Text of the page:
Pep Guardiola believes he has already completed the main challenge of his tenure at Manchester City.
City are 17 points behind runaway Premier League leaders Liverpool heading into Sunday's trip to Arsenal, with any realistic hopes of a third straight title already extinguished.
As a result, an increasing focus has been placed upon their manager's future over recent weeks.
Guardiola is in his fourth season at the Etihad Stadium, meaning he is set to equal his joint-longest tenure at a club, having led Barcelona from 2008-09 until the end of 2011-12.
The former Bayern Munich boss denied reports this week that his contract at City, which expires in 2021, has a break clause at the end of this term and has spoken of potentially staying beyond his current deal.
Nevertheless, he does not think trying to re-establish dominance in England, where City have won five of the past six major trophies and back-to-back Community Shields, would be as big a challenge as implementing his famed style of quick-passing positional play successfully at the Etihad Stadium.
"The challenge is done for me – to come here and try to play like we did in Barcelona and Bayern Munich," he said.
"That was the big challenge and, in the end, in England we were able to play the way that we wanted to play and we won enough titles.
"Considering the difficulty of this league, seven titles in three seasons is not bad.
"Now the challenge is to maintain what we did in the beginning and we have struggled a little bit, especially because we have an opponent who has not dropped points. If they had dropped points we would be closer but we are incredibly far away.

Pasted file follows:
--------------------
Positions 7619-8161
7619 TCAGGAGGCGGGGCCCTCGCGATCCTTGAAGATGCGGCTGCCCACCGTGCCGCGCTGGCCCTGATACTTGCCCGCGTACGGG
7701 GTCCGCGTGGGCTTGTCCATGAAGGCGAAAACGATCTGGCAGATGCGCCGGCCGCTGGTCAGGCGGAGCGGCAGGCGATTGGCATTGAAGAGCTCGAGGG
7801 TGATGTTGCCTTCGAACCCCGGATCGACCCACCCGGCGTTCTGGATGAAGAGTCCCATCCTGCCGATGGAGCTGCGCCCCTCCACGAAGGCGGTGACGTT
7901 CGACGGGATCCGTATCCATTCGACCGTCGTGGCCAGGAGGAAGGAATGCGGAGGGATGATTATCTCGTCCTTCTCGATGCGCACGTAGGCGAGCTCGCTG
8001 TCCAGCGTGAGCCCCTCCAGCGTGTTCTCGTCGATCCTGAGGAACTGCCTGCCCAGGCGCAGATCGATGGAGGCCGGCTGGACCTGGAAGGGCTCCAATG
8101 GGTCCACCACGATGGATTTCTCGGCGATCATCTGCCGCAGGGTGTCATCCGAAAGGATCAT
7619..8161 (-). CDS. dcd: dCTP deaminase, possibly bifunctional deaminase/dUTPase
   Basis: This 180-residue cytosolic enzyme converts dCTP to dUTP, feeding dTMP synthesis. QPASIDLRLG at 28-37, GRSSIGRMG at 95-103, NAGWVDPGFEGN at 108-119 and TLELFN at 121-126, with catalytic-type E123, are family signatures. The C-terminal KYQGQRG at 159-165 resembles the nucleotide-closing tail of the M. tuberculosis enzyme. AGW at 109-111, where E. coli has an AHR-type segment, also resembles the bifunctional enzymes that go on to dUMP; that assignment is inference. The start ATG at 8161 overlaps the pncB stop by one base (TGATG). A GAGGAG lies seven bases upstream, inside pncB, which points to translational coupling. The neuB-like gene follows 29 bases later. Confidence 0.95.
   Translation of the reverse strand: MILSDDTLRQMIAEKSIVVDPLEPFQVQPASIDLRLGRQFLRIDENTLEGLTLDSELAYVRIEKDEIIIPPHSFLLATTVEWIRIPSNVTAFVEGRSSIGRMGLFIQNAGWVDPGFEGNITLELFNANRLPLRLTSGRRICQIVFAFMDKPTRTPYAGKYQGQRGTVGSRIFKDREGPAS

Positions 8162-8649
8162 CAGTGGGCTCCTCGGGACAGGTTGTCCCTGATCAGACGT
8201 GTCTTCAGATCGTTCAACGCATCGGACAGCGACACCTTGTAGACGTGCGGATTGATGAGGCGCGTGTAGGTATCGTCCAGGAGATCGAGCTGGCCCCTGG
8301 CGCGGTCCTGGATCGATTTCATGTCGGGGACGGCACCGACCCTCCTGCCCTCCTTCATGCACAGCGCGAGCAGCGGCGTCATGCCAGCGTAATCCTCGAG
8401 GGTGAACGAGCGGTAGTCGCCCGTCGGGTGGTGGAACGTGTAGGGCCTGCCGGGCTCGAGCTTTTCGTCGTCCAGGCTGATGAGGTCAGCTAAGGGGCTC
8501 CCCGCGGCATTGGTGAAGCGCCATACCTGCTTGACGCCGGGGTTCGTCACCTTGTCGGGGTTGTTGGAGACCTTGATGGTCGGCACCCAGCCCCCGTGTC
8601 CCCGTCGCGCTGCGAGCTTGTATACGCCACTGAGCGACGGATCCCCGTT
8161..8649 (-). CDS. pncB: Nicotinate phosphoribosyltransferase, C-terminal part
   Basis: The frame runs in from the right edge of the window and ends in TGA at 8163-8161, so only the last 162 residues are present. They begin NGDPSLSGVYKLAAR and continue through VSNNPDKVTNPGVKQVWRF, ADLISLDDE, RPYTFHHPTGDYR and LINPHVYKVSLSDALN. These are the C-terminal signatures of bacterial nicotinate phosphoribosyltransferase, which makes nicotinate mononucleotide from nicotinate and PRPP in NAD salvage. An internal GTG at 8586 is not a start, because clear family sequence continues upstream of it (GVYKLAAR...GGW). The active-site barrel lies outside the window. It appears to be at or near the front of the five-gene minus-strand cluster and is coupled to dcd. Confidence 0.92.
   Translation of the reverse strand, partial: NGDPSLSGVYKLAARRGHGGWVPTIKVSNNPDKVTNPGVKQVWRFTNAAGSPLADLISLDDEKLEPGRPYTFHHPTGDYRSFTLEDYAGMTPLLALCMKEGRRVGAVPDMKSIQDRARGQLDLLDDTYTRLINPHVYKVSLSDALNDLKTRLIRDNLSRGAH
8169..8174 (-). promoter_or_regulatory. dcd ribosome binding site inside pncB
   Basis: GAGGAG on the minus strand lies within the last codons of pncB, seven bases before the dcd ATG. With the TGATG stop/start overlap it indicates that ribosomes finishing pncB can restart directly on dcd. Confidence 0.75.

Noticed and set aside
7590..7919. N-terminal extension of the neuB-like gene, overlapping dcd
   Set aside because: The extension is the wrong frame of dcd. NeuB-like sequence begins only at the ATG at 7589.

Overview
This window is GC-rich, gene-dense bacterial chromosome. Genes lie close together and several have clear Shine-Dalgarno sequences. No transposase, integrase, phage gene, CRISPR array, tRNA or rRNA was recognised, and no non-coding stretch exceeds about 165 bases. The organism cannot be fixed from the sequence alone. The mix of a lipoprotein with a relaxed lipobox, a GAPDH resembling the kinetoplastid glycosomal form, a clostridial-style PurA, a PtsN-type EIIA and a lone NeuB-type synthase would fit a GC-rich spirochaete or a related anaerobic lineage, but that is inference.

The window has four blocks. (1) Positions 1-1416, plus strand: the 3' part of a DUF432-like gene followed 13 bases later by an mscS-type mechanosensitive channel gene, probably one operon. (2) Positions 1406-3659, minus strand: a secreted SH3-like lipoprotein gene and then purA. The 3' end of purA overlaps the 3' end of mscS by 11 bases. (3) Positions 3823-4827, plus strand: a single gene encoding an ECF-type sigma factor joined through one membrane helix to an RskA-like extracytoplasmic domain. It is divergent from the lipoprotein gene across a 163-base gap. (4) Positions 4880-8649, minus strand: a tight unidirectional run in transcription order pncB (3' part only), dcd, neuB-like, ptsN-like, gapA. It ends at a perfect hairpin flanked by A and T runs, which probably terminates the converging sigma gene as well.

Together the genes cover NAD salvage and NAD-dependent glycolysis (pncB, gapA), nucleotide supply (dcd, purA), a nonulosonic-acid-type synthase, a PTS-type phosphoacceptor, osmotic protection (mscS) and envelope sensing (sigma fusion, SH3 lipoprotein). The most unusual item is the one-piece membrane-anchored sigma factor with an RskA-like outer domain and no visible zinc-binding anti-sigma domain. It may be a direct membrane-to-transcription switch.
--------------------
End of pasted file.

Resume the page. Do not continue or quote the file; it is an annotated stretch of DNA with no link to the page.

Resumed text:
"Now the target is to win the next games - focus in the cups and try to win games in the Premier League."
A 4-1 Champions League victory at Dinamo Zagreb in midweek saw City bounce back from a chastening 2-1 derby defeat to Manchester United last weekend and Guardiola feels this season's indifferent form can become an important part of the club's development.
"I think maintaining 100, 98 points for three or four years… I knew it [would be difficult]," Guardiola said.
"When we arrived here, the standard was 85, 90 points to win. Now you have to reach almost 100 points to win the Premier League.
"With the help of Liverpool, we made that step and now it is the level you have to reach. Before it didn't happen and we were the reason why.
"For 11 years no one did back-to-back [Premier League titles] and we did it, winning 14 games in a row [at the end of the season]. That's why, when the people say we are not good, I cannot forget what this team have done.
"Sometimes in the process, with NBA teams and incredible tennis players, always there are periods in the season where you struggle a little bit more. I would say that is more normal.
"The situation we are living right now as a club, as a team, will help us in the future. I would have preferred to be closer to Liverpool, but it is going to help us.
"Maybe after four titles in one season we believed we are something that we are not. The reality of sport means you have to make it again and again and again."
Guardiola concluded the analysis with a reading of his own future that could be viewed as more ambiguous than some of his other recent pronouncements.
"In the next games we will see how we are as a team and at the end of the season we have to evaluate if we are good enough, first as a manager to continue and then the players to continue next season," he added. "To analyse at the end is so simple."